Jesus and the Woman Caught in Adultery (found in John 8:1-11)

Jesus is teaching in the temple court and a crowd of people are gathered around Him. The religious leaders & Pharisees interrupt and bring in a woman caught in the act of adultery and ask Jesus “In the law, Moses says to stone such women. What do you say?” They were trying to trick Jesus so they could accuse him.

Jesus seemingly ignores them, bends down and starts writing in the dirt with his finger. These men keep badgering him “what do we do? She was caught in the act!” Finally, Jesus stands up and says “whoever has not sinned can cast the first stone.”

We don’t know what Jesus was writing. We can pretty much assume if this woman was “caught in the act” then she’s not wearing much clothing if any. So when Jesus bends down to write in the sand, where does everyone look? Do they look at the woman? No they’re looking at what Jesus is writing. They want to know what his answer is.

Was Jesus making a list of sins in the dirt? This woman did something wrong, but so did the men who caught her. Probably so did the town. Maybe Jesus is writing “Gossip. Lust. Jealousy. Anger. Malice. Hate.” Slowly one by one the crowd walks away.

Jesus asks the woman, “has no one condemned you?” No. “Then neither do I. Go and leave your life of sin.”

Jesus showed some love languages here: Acts of Service by protecting the woman from this angry crowd, Gifts of mercy and grace, Words of Affirmation. He showed her she wasn’t alone in sinning.

Then Jesus gives her a command. He doesn’t make a request, Would you please leave your sinful life? No, He makes a command and tells her “Go and leave your life of sin.” But because He has shown such love to her, she is more likely to listen, isn’t she?

Jesus was perfect and lived a sinless life. He could have condemned that woman. But He chose to give her grace. We are not perfect. I hate to break it to you friends, but you are not perfect. We are all sinners in need of a Savior. And our children are sinners in need of a Savior. God has entrusted dither to us so we can discipline them – train them in the way they should go. May we demand less perfection and show more grace.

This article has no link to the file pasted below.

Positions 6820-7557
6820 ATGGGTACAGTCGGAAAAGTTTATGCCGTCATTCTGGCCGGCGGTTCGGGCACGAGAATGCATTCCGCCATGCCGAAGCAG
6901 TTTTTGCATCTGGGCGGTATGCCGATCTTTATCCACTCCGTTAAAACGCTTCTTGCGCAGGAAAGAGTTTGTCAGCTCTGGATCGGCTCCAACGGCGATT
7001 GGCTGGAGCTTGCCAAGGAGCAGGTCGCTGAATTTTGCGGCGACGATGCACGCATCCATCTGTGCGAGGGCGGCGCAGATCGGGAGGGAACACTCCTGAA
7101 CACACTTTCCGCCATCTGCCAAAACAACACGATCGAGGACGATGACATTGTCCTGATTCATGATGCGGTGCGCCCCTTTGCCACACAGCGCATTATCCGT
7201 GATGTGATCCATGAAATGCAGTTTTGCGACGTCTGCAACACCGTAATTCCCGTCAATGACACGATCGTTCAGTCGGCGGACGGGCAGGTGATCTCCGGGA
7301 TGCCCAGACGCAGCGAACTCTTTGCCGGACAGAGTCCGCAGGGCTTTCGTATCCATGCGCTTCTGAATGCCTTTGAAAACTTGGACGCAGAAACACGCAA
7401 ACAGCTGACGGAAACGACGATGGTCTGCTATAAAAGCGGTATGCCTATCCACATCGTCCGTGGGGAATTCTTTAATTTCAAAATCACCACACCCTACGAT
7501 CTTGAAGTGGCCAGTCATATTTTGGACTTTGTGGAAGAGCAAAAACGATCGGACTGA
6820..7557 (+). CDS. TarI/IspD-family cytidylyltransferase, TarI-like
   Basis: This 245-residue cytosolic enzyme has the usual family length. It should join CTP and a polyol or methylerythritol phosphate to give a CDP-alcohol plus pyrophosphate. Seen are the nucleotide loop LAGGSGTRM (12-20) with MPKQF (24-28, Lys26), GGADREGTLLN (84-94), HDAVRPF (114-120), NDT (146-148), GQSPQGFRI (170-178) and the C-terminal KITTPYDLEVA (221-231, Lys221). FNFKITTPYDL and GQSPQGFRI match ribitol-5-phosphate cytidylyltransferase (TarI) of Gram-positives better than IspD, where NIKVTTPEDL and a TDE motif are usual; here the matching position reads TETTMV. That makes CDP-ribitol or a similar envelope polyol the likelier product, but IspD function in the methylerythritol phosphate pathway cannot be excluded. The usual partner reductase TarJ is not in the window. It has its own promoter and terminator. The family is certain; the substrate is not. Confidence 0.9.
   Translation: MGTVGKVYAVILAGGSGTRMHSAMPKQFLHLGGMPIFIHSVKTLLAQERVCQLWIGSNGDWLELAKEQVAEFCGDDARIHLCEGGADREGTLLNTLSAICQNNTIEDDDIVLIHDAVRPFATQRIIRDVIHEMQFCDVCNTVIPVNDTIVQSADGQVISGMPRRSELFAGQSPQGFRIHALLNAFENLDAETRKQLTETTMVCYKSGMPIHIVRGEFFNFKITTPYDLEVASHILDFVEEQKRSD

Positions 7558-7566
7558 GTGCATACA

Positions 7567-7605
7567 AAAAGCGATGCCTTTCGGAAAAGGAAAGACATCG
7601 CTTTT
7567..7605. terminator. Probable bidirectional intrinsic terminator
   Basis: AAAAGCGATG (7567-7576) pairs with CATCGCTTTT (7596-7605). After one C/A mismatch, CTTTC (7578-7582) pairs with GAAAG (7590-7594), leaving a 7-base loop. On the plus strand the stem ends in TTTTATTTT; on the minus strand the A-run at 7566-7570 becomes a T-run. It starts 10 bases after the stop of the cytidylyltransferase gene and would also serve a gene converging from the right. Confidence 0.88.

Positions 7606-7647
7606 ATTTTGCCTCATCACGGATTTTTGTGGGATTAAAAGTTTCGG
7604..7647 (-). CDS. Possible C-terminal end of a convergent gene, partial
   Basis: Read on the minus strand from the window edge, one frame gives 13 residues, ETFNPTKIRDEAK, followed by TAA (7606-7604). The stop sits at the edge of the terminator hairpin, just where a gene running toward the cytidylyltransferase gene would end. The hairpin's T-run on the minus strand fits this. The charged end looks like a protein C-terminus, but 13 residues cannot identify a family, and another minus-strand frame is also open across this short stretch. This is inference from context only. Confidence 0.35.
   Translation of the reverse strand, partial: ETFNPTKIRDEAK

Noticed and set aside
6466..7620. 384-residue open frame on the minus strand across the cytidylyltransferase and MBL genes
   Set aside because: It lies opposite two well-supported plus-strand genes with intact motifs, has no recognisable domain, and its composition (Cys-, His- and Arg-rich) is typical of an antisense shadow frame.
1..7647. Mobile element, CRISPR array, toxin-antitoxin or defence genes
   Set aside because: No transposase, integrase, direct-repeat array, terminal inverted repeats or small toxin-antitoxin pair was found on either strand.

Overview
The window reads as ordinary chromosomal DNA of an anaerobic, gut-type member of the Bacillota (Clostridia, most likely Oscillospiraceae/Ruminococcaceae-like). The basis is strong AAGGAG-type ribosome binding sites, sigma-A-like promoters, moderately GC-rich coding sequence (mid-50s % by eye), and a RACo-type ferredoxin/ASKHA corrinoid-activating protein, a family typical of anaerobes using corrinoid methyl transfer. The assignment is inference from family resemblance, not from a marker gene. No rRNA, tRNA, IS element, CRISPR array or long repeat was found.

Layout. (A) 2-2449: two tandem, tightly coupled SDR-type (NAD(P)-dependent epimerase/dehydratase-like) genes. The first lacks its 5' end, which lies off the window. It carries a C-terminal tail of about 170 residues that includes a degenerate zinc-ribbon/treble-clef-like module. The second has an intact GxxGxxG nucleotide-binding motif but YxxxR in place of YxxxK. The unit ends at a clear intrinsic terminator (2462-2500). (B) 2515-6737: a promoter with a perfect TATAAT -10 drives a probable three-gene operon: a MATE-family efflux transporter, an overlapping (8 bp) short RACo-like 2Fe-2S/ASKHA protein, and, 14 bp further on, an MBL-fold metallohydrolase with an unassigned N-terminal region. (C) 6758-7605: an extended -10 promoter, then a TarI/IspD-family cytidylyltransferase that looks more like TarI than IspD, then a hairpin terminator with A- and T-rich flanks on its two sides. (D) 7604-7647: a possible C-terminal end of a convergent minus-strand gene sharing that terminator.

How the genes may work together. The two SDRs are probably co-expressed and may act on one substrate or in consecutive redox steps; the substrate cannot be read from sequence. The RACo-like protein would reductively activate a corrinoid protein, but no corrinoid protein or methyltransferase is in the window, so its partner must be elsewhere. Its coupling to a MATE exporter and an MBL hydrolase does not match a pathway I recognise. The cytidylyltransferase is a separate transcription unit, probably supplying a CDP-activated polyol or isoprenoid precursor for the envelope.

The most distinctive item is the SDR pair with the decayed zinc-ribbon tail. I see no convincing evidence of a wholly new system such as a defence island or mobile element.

I’m a Love Expert

Not really. Not at all. But I did recently speak about Love Languages at my moms group Bible study. We are reading The 5 Love Languages for Children (by Gary Chapman and Ross Campbell) and I had the privilege of speaking on chapters 7 and 8 – discovering your child’s love language and discipline with love languages. These were weighty chapters with lots of great information. First, if you aren’t familiar with the 5 Love Languages, these charts might help.

You might be wondering WHY? Why do we need to know what our child’s primary love language is? Well, we all need love expressed in each of these ways, but each of us has a primary “language” of how we feel emotional love. These Love Languages provide great insight into how our children think and behave. 

When your child feels loved, when her emotional tank is full, she will be more responsive to parental guidance in all areas of her life. She will listen without resentment. (P. 109)

Learn all five love languages, practice all five, but specialize in the one primary language for each of your children. However, know that it can change, especially in adolescence. Use the Primary Love Language when your child is discouraged or feeling distant, so you can show them emotional love.

  • 5 ways to Discover:
    • Observe how your child expresses love to you;
    • Observe how your child expresses love to others;
    • Listen to what your child requests most often.
      • Examples: If your child is saying: look what I’m doing, come play outside, sit & read a book, then they are asking for Quality Time.
      • If your child is asking what do you think of the paper I wrote, do you like my outfit, how did I do in the game, they are asking for Words of Affirmation.
    • Notice what your child most frequently complains about;
    • Give your child a choice between two options. Examples pages 116-117.

The authors also suggest you conduct a 15 week experiment where you focus on each love language for a couple weeks. If you’re doing that, then you must really love your child. Who has that kind of time?! Just kidding. Some of you have already started your 15 week experiment and that is awesome! Report back to us in March about how that went (ha!).

Next, how to Discipline your child in relation to their love language. But you’ll have to come back tomorrow.

Crazy Vacation Stories: Mexico Edition

When Jack was two years old, we took him to Mexico for a beach + adventure trip. Sitting on a beach is my ideal vacation. But Jeff needs almost constant activity, so we had a variety of things planned that made both of us happy. And Jack was along for the ride.